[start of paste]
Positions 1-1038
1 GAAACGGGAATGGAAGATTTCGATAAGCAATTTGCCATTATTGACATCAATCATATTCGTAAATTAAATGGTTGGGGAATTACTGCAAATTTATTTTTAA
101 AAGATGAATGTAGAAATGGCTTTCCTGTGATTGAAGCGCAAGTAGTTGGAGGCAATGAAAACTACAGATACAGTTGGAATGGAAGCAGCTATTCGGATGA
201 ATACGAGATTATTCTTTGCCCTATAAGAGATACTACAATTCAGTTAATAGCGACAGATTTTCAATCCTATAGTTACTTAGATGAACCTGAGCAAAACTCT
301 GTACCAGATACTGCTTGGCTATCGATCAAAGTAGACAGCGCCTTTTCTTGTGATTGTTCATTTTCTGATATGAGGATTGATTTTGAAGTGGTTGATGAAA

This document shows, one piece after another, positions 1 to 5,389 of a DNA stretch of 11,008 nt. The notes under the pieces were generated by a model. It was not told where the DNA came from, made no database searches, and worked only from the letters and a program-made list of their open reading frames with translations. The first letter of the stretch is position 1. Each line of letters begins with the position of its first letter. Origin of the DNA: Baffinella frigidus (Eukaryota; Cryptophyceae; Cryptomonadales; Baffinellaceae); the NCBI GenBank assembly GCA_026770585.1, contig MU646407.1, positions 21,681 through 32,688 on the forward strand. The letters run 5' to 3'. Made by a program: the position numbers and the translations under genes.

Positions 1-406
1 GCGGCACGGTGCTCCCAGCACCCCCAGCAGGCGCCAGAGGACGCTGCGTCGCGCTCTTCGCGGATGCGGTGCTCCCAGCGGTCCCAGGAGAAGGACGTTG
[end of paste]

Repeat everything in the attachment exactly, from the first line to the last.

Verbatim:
Positions 1-1038
1 GAAACGGGAATGGAAGATTTCGATAAGCAATTTGCCATTATTGACATCAATCATATTCGTAAATTAAATGGTTGGGGAATTACTGCAAATTTATTTTTAA
101 AAGATGAATGTAGAAATGGCTTTCCTGTGATTGAAGCGCAAGTAGTTGGAGGCAATGAAAACTACAGATACAGTTGGAATGGAAGCAGCTATTCGGATGA
201 ATACGAGATTATTCTTTGCCCTATAAGAGATACTACAATTCAGTTAATAGCGACAGATTTTCAATCCTATAGTTACTTAGATGAACCTGAGCAAAACTCT
301 GTACCAGATACTGCTTGGCTATCGATCAAAGTAGACAGCGCCTTTTCTTGTGATTGTTCATTTTCTGATATGAGGATTGATTTTGAAGTGGTTGATGAAA

This document shows, one piece after another, positions 1 to 5,389 of a DNA stretch of 11,008 nt. The notes under the pieces were generated by a model. It was not told where the DNA came from, made no database searches, and worked only from the letters and a program-made list of their open reading frames with translations. The first letter of the stretch is position 1. Each line of letters begins with the position of its first letter. Origin of the DNA: Baffinella frigidus (Eukaryota; Cryptophyceae; Cryptomonadales; Baffinellaceae); the NCBI GenBank assembly GCA_026770585.1, contig MU646407.1, positions 21,681 through 32,688 on the forward strand. The letters run 5' to 3'. Made by a program: the position numbers and the translations under genes.

Positions 1-406
1 GCGGCACGGTGCTCCCAGCACCCCCAGCAGGCGCCAGAGGACGCTGCGTCGCGCTCTTCGCGGATGCGGTGCTCCCAGCGGTCCCAGGAGAAGGACGTTG